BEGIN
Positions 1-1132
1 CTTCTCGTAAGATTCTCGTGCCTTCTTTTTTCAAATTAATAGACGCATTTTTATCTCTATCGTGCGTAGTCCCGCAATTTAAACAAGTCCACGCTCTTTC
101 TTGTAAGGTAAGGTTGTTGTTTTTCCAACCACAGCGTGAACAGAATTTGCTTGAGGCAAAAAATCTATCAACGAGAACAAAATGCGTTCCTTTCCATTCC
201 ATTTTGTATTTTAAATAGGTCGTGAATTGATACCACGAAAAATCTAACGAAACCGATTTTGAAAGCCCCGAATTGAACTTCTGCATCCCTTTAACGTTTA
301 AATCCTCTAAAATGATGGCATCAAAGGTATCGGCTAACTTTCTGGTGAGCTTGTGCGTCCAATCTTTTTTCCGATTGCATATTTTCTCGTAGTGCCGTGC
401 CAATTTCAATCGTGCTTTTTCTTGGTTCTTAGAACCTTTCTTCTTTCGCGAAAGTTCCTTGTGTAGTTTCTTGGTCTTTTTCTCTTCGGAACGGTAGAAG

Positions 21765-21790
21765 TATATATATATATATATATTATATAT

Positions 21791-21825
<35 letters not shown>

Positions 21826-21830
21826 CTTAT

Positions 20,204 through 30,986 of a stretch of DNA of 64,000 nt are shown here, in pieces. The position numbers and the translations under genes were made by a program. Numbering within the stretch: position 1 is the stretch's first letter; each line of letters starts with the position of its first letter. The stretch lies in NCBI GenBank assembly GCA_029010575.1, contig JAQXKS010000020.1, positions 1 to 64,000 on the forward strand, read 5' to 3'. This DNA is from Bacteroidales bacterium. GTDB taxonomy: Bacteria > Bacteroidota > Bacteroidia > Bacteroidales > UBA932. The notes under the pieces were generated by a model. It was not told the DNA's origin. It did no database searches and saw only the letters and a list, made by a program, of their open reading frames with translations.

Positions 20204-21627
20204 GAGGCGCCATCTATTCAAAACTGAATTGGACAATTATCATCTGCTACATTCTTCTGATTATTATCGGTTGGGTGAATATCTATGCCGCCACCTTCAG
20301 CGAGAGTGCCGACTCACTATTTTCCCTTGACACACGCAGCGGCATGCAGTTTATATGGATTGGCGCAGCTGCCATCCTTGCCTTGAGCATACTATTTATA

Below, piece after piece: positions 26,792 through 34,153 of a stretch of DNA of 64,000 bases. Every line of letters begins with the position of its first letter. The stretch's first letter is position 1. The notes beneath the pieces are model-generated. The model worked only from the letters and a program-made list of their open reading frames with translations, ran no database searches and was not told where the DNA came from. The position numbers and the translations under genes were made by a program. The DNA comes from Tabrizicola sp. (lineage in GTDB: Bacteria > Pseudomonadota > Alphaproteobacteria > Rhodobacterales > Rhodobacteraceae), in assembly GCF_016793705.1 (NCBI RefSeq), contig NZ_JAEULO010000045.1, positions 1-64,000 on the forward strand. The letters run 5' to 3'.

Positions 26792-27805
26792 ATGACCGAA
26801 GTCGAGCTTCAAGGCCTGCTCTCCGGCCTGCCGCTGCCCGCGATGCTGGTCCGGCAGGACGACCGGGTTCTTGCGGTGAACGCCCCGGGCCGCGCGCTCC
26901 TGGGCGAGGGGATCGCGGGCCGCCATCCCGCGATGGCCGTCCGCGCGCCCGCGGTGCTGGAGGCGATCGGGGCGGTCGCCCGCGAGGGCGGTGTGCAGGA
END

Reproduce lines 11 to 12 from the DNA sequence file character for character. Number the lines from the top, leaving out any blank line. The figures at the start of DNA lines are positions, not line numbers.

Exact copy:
Positions 21826-21830
21826 CTTAT